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Jay Thomas

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Ernestine Anderson, Jim Knapp, Jay Thomas featured on Jazz Northwest

Every Sunday afternoon we feature some of the outstanding jazz artists who've graced our scene in Seattle and the Pacific Northwest. This week includes one of Ernestine Anderson's last recordings in front of a New York audience at Dizzy's Club. Also on this show is the last recording of the Jim Knapp Orchestra playing Knapp's original music and arrangements, and The Jay Thomas Quartet live at the late lamented Tula's in Seattle in 2002. Reuel Lubag, Trio, Kelley Eisenhour and others are also included.
SEATTLE, WA
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‘Cheers’: Why Jay Thomas Was Written Off the Series

In each episode of the classic television sitcom series Cheers, we see a tight group of quirky characters. A group of characters who, despite their different daily lives, will always come together to help each other…no matter what. And, as one behind-the-scenes tale tells us, this tight-knit group stood up for each other both on and off camera.
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Miami New Times

Jay Thomas Puts His Hopes and Anxieties to Work on Butterfly Parade

Jay Thomas comes from a long line of performers. "My grandfather was a comedian and actor in England. My mom played piano; she was once on The Benny Hill Show. My dad is a Rod Stewart impersonator, or a tribute act as he would prefer to say," Thomas tells New Times with a laugh.
MIAMI, FL
Mitchellrepublic.com

Jay Thomas

Jay checks out The Horsepower Barn on this episode of 'Rides with Jay Thomas'. Usually, when you think of barns, you think of animals. But this place is packing some Pontiac horsepower. Jay finds a collection and focuses on a Mark II on this episode of 'Rides with Jay Thomas'
TV & VIDEOS

‘Cheers’: Here’s Why Jay Thomas Left the Show

Cheers was an iconic show from decades ago starring Ted Danson and friends. Fans of the program still flock to various streaming services to rewatch their favorite episodes from the show. Folks came and went on the sitcom, it’s how things go for the most part. However, Jay Thomas, who played ice hockey player Eddie Lebec on the show, was killed off not too long after marrying one of the main characters in the show to Carla.
TV & VIDEOS
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nativesunnews.today

Jay Thomas Bad Heart Bull “Kangi Ikinicapi”

Jay Thomas Bad Heart Bull was born on September 17, 1978 in Pine Ridge, SD to Thomas Bad Heart Bull and Loretta (Grey Day) Bad Heart Bull. Jay made his journey to the Spirit World on August 9, 2021 at the Methodist Hospital in St. Louis Park, MN. Jay is...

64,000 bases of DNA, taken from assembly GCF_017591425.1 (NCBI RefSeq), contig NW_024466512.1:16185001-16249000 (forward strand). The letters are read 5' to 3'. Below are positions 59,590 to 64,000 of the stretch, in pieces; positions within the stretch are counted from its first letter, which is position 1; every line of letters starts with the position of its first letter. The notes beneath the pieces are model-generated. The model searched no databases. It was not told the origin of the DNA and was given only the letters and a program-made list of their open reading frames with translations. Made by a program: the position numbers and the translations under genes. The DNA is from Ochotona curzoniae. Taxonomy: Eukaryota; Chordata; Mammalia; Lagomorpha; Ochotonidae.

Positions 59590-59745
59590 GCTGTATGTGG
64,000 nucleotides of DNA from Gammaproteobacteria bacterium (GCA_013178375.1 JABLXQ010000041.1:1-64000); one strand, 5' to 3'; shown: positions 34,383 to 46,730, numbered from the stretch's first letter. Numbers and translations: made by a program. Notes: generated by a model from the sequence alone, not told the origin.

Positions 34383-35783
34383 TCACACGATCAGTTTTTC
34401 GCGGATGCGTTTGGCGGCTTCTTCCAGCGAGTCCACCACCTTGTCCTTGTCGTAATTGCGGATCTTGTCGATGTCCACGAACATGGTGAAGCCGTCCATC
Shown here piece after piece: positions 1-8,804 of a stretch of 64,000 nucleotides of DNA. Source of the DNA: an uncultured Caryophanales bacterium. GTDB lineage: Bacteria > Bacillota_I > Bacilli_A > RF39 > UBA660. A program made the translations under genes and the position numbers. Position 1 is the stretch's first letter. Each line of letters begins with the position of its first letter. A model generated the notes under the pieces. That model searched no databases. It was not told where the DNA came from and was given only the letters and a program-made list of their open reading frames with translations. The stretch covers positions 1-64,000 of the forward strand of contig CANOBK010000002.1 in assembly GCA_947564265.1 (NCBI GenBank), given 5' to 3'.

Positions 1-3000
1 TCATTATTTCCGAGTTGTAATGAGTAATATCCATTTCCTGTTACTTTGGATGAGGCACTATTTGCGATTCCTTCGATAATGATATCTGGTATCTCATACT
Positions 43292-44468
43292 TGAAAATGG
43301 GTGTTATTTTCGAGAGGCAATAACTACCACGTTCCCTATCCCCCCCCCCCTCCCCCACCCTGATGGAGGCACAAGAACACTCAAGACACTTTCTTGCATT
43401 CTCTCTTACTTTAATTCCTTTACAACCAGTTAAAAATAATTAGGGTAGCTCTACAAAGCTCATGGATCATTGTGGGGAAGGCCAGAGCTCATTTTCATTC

OBITUARIES
lakotatimes.com

JAY THOMAS BAD HEART BULL

SEPT 17, 1978 – AUG 9, 2021. Jay Thomas Bad Heart Bull was born on September 17, 1978 in Pine Ridge, SD to Thomas Bad Heart Bull and Loretta (Grey Day) Bad Heart Bull. Jay made his journey to the Spirit World on August 9, 2021 at the Methodist Hospital in St. Louis Park, MN.
OBITUARIES
wdayradionow.com

Scott Hennen vs Jay Thomas: Battle of the My Pillow promo codes

Scott Hennen is stalking Jay Thomas in the parking lot over his shenanigans on the battle of their My Pillow promo codes. WHAT A DEAL on my Pillow towels...$39.99 for a 6 piece towel set that you can only buy at MyPillow.com. IF you use the promo code SCOTT or...
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From the Vault: Seattle’s Jay Thomas Tells His Story

Veteran Seattle musician Jay Thomas’ dazzling new autobiography, Life and Jazz Stories, bristles with the color, humor and detail of a picaresque novel while at the same time serving as a mini-history of local jazz from the 1960s to the present. It is a blow-by-blow account of one artist’s musical development and a humble confession of recovery from a heroin addiction. On the page, Thomas comes across much as he does in person—witty, hip, eager, curious, vulnerable, and slightly amused by the craziness of it all. Refreshingly, he often sounds as excited about other players as himself. His stories about where and when he suddenly gained new musical insights are as priceless as they are rare in first-person jazz works. His musical descriptions such as, Tony Williams playing a “flibbertygibbet with a trap door hidden in it”, are the very substance of good jazz writing. Thomas shares a plethora of hilarious insider stories, like the night he cold-called Thelonious Monk to complain that he couldn’t find any good jazz in New York or when he dissed an arrogant Roy Hargrove at a jam session whispering in his ear, “You sound beautiful, man…we used to sound that way in the ‘60s.” Sometimes the narrative is a bit dizzying (Thomas is not one for citing dates; however he does offer 127 extensive endnotes about various people and institutions). Likewise, the book could definitely use a chronology and an index, but in a way that’s all part of its conversational charm.
SEATTLE, WA